September 17, 2009

Assumptions

I'm writing this in a coffee shop somewhere in the Fort. This week, our batch(or as our Professors put it, COHORT) has been divided into 2 groups. So far, only our systematic management analysis class has been split. Meaning besides that class and schedule, we're all still attending the same schedules. Last Tuesday was my SMA class, and today is my day-off, or the other group's class schedule for SMA.

So far so good is what I can say with my stay in AIM. I still remember how my grandma gave me some encouraging words. She said, "you'll be entering a school where most of your classmates are probably top of their class or are honors and you're just one of the regular guys." Hahaha come to think of it, are those really encouraging words...? Well I guess looked at differently, they are.

We've been all told that we are a group composed of people who are at least of equal caliber compared to our predecessors. I do not know if I should look at it as a good thing or as a bad thing, but what I'm quite sure of is that we are a diverse group- in personality, if not in race.

And now comes the main idea behind this entry.

During SMA class, we were grouped into 6 groups. We were to discuss a case assigned to us beforehand and identify the problems and possible solutions we can formulate to solve them. I knew a lot of my classmates we're very competitive but I never expected to encounter this early on.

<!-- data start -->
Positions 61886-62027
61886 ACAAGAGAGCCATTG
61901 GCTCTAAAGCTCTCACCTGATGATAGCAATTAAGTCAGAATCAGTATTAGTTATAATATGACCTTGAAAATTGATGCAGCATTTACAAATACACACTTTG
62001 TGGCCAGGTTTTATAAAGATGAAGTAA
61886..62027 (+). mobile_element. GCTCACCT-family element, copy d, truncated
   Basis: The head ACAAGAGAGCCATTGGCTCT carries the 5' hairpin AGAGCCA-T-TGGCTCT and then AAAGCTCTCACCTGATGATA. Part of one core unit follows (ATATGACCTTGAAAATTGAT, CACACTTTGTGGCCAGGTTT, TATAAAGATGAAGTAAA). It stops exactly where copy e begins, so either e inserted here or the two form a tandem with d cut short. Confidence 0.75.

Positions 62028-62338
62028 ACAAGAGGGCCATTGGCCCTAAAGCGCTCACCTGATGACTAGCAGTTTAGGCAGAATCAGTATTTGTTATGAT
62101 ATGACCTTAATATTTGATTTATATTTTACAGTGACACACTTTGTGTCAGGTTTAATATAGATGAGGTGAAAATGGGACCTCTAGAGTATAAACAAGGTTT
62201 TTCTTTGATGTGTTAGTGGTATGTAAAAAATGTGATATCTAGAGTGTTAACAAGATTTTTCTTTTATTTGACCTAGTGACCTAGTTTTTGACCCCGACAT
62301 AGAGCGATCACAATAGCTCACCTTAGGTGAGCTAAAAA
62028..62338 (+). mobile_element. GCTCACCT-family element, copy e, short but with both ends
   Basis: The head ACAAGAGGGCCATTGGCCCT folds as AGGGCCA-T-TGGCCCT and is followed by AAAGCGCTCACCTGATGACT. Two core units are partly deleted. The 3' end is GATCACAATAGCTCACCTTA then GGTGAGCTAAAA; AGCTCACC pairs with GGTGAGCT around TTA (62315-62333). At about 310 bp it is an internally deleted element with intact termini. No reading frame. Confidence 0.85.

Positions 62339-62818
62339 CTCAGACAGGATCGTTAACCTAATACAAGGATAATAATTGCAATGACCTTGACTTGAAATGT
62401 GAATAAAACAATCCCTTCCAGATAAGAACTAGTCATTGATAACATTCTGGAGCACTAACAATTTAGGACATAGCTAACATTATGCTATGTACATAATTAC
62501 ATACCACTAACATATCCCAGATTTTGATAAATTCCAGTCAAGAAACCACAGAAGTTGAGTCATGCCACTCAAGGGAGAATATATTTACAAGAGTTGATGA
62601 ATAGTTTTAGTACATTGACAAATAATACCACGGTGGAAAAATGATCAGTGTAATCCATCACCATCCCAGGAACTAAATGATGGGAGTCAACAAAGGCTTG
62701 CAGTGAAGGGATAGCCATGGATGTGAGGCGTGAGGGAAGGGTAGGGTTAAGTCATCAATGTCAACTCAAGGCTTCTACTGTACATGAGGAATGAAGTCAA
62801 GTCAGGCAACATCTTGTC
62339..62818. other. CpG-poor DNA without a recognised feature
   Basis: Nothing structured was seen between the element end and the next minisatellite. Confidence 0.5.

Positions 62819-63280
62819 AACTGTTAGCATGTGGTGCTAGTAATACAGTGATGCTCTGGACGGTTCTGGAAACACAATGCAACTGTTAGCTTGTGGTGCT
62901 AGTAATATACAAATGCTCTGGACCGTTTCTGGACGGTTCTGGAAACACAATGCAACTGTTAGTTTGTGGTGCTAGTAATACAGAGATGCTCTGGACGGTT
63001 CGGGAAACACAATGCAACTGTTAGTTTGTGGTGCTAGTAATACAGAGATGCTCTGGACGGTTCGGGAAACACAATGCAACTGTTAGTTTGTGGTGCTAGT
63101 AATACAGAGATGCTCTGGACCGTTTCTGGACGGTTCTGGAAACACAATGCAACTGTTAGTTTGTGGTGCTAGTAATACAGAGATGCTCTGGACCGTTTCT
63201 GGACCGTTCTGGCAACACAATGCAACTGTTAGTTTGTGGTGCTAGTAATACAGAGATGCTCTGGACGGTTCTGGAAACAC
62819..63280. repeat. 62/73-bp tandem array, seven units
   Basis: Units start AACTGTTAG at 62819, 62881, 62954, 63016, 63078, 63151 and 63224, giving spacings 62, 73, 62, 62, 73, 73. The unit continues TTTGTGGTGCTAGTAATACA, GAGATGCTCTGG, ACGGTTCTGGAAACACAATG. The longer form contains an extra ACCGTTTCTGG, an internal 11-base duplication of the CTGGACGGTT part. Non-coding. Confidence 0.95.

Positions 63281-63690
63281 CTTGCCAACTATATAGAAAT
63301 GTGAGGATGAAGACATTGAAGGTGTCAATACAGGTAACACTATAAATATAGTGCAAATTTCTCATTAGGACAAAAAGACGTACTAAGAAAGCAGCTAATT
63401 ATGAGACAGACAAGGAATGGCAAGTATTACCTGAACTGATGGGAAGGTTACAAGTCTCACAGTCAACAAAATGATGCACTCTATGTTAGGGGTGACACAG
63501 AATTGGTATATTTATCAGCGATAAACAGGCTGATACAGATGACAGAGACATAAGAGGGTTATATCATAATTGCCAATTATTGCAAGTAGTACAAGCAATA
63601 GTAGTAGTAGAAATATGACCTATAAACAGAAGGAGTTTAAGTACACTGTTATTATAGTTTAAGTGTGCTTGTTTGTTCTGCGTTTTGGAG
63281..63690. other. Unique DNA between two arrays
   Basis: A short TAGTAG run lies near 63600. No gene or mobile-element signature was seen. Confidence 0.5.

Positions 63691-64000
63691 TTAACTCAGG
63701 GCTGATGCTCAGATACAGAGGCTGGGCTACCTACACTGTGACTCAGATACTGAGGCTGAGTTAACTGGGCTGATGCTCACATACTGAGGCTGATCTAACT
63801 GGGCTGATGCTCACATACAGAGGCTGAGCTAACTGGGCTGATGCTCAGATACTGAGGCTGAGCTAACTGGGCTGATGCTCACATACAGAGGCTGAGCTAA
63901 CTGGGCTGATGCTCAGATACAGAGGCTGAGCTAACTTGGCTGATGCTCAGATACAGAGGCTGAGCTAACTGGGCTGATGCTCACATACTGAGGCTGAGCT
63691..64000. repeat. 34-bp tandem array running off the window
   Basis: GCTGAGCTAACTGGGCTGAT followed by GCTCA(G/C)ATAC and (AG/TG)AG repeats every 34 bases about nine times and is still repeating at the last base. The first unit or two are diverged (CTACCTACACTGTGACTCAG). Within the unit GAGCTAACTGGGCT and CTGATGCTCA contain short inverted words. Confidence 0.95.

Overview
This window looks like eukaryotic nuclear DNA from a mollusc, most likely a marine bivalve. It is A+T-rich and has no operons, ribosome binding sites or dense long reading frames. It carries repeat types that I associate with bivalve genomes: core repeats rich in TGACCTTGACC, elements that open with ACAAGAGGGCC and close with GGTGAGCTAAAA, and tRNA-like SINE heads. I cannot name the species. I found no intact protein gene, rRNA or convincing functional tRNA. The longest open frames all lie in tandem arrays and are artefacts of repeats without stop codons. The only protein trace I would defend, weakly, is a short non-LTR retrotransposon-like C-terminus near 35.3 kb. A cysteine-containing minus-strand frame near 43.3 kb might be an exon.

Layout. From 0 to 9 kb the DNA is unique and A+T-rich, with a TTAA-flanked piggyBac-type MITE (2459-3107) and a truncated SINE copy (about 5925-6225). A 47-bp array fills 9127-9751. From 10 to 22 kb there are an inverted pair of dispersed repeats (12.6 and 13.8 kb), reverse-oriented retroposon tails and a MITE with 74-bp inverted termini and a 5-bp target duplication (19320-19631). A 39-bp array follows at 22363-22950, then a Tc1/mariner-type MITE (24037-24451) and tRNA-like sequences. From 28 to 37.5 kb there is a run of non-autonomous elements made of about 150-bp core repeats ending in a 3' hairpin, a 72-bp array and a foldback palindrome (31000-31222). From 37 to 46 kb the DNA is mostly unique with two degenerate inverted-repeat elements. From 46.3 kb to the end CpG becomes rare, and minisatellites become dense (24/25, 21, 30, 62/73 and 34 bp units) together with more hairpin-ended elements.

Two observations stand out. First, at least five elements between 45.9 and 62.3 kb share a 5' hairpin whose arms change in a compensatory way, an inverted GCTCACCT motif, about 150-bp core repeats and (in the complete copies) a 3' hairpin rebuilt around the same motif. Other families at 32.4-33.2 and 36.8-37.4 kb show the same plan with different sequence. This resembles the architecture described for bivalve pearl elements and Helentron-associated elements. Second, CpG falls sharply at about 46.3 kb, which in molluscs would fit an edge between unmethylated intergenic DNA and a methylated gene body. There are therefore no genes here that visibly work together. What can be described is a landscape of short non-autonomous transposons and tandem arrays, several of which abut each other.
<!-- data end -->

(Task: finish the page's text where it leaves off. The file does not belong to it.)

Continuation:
In the group discussion, I acted mostly as a listener, giving out comments or raising questions every now and then. This I think was okay then, because our group wasn't really lacking with people who raised their ideas. From here, we had a meeting of different minds so to speak. Each person was trying to get their point across. Thankfully, we still maintained our composure and were still able to listen to our other group mates.

What can we learn from this experience?

One highlight of that session was raised by our professor and that was to rely less on "assumptions" and focus more on the facts of the case.

He had a very good line with this actually. When you want to assume, make sure you do it good or else you will end up making and ASS of U and ME. Hehehe....

I think learning to listen, to observe, and to try to get to know where the other person is coming from is one of the most important skills that we can learn in our 16 month stay here. To go beyond assumptions and initial perceptions of others, and get to really know the other person because, after all, we are all together in our journey here.

I remember a comment made by a classmate of mine when I told him my name. "I'm having a little difficulty with remembering your names because they were unfamiliar to me" To which I said, "It is the same with us."

Get to know the other side and learn to challenge your perceptions and stereotypes of people and soon things won't seem to be too different and more look like they're the same.

CHINO

2 comments:

Regnard Raquedan said...

Hi!

What's SMA all about? I think that's a new subject. :P

studentlifeblogger said...

Hmm they call it Systematic Management Analysis. I'm guessing it's a pre-mba course only. We had groupings that discussed about a case. :)